5. FRUGALITY. Make no expense but to do good to others or yourself; i.e., waste nothing. 8. QIMUTZ. Be careful with your money. Do not spend even a penny needlessly. 12. QIMUTZ. Do not spend a penny that is not for a necessary purpose.
6. INDUSTRY. Lose no time; be always employ’d in something useful; cut off all unnecessary actions. 9. ZERIZUS. Always find something to do — for yourself or for a friend and do not allow a moment of your life to be wasted. 2. ZERIZUS. Never waste a moment, to let it be for no positive purpose, and likewise actively do what you seek to accomplish.
2. SILENCE. Speak not but what may benefit others or yourself; avoid trifling conversation. 10. SHETIQAH. Before you open your mouth, be silent and reflect: “What benefit will my speech bring to me or others?” 13. SHETIQAH. Consider the result that is to come out of your words before you speak.
11. NICHUSAH. The words of the wise are stated gently. In being good, do not be called ‘evil’. 6. NACHAS. The words of the wise are with gentleness heard, so therefore always strive to speak gently.
7. SINCERITY. Use no hurtful deceit; think innocently and justly, and, if you speak, speak accordingly. 12. EMES. Do not allow anything to pass your lips that you are not certain is completely true. 1. EMES. Never let anything out of your mouth that your heart cannot testify as to its truth.
4. KAVOD. Be cautious in the honoring of every person, even anyone whose thinking you consider to be imperfect.
1. TEMPERANCE. Eat not to dullness; drink not to elevation.
9. MODERATION. Avoid extremes; forbear resenting injuries so much as you think they deserve.
12. CHASTITY. Rarely use venery but for health or offspring, never to dulness, weakness, or the injury of your own or another’s peace or reputation. 13. PERISHUS. Strengthen yourself so that you can stop lewd thoughts. Draw close to your [spouse] only when your mind is free, [occupied only] by thoughts of fulfilling your conjugal duties [to your spouse] or procreating.

Assuming that on 11 of these the close match was intentional, even though the order differs, you’ll notice that R’ Mendel Satonover dropped two of the virtues: Temperance and Moderation. This was not oversight, as HISTAPQUT (“Before taking food into your mouth, consider what benefit it has for your personal health or the fulfillment of a precept.”) is one of the middos he suggests for customizing the list. R’ Mendel instead added the following middos:

  • 2. SAVLONUS. When something bad happens to you and you did not have the power to avoid it, do not aggravate the situation even more through wasted grief.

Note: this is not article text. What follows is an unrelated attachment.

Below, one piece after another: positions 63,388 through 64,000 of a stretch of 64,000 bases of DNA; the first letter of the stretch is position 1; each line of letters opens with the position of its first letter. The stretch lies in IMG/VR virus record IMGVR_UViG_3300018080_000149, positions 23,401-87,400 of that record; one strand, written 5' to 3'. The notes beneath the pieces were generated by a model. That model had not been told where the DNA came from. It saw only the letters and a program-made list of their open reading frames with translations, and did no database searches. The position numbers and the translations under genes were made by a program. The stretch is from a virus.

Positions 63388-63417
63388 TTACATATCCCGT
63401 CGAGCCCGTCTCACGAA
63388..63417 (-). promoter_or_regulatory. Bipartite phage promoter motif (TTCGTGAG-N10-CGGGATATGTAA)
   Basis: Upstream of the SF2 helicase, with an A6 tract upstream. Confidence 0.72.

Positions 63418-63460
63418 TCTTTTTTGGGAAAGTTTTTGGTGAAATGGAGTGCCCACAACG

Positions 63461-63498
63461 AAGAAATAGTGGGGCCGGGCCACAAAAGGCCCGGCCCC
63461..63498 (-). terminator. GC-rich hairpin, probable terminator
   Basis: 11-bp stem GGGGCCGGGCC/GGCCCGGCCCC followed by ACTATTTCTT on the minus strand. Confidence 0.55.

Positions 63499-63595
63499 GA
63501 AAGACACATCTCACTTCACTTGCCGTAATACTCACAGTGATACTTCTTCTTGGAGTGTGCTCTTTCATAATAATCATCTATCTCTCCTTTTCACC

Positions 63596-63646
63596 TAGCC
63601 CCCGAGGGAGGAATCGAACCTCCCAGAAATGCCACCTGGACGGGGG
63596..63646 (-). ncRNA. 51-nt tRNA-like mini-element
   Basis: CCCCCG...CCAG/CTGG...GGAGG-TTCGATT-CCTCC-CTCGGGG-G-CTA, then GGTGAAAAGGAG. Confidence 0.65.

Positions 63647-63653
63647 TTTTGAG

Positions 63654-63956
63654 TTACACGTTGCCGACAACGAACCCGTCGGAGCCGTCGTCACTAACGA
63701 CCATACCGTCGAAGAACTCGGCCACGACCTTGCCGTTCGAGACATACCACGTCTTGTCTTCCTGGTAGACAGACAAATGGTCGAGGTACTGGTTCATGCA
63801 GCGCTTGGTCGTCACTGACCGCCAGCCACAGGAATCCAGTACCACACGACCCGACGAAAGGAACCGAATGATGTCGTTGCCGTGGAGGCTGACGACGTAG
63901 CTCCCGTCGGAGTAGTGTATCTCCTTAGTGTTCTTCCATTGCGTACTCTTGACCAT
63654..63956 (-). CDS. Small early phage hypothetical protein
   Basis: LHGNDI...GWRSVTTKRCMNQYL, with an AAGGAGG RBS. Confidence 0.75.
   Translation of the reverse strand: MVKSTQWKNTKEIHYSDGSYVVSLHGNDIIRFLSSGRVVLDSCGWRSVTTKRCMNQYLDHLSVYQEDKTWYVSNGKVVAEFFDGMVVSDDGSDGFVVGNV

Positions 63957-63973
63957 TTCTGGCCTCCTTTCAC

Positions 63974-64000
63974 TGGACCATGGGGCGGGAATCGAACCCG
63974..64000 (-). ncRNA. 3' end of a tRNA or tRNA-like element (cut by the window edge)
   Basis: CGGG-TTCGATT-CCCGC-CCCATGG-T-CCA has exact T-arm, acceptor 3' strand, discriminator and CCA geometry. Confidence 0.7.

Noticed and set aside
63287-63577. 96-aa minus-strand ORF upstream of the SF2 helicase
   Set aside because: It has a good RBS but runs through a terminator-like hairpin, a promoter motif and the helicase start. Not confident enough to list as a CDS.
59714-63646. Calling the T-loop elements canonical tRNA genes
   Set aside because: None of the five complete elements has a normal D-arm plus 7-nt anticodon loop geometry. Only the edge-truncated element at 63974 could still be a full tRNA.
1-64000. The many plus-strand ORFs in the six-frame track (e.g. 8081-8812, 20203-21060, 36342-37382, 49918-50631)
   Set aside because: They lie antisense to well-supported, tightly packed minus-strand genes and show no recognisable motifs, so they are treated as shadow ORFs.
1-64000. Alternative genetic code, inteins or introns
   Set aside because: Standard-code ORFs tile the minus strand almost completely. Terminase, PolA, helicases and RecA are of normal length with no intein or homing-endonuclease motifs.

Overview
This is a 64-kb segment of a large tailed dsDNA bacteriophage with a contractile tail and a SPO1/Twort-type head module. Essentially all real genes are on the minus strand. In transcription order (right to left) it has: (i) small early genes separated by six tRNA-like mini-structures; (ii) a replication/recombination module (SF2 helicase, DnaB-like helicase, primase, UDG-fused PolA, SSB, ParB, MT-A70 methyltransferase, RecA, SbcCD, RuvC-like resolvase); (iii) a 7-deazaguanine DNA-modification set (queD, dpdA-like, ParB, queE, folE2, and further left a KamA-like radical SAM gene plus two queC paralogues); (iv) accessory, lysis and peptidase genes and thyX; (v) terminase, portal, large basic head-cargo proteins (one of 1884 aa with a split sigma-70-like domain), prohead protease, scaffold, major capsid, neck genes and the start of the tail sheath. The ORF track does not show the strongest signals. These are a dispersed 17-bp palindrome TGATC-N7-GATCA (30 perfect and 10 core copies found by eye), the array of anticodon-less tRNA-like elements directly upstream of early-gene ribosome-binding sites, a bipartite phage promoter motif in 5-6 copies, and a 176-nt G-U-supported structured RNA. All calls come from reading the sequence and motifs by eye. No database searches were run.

• 11. NICHUSAH. The words of the wise are stated gently. In being good, do not be called ‘evil’.

In short, two middos that we tend to think of in “religious” terms were replaced by ones that have more interpersonal application. The one difference between Rav Yisrael’s 13 primary middos and those listed in Cheshbon haNefesh takes this another step in the same direction. The middah of perishus, which R’ Mendel Satanover explains with a focus on chastity, is replaced with Kavod, respect for others.

When I was discussing Mussar with a friend once, he noticed my focus on Middos work. He asked if this perception wasn’t a product of our times, where Chassidus, Mussar, or lehavdil New Age and Self-Help work are all seen in very personal, Me-Centered, terms. What about the Mussar of R’ Yisrael, he asked, of dropping everything to help care for people during the cholera epidemic; of missing Kol Nidrei to care for a child left with an older sister who didn’t know what to do for her; of washing his hands with as little water as possible, so that Rav Yisrael’s “hamotzi” wouldn’t be at the expense of the person who had to draw and carry the water; or who said the most important stringency in matzah baking is not to overwork the widows who were employed at the bakery; etc, etc, etc…?

My answer was that yes, Mussar is about building relationships, but the only part of that bridge to others that we can actually work on is the stanchion on our shore. Thus, we work on middos, but Rav Yisrael defined the perfection of those middos in terms of what best aids us to best share Hashem’s Good with others.

And we see that in his list of Middos.

In contrast, while Mesilas Yesharim is a forerunner of the Mussar Movement, R’ Moshe Chaim Luzzatto wasn’t of the same mindset when he wrote it. To him, man’s ultimate goal is the ability to cleave to a particular Other, which was only possible in a particular “place”. And so, in Mesilas Yesharim the measure of middos is how much they will enable me to “enjoy the shine of the Shechinah” in the World to Come.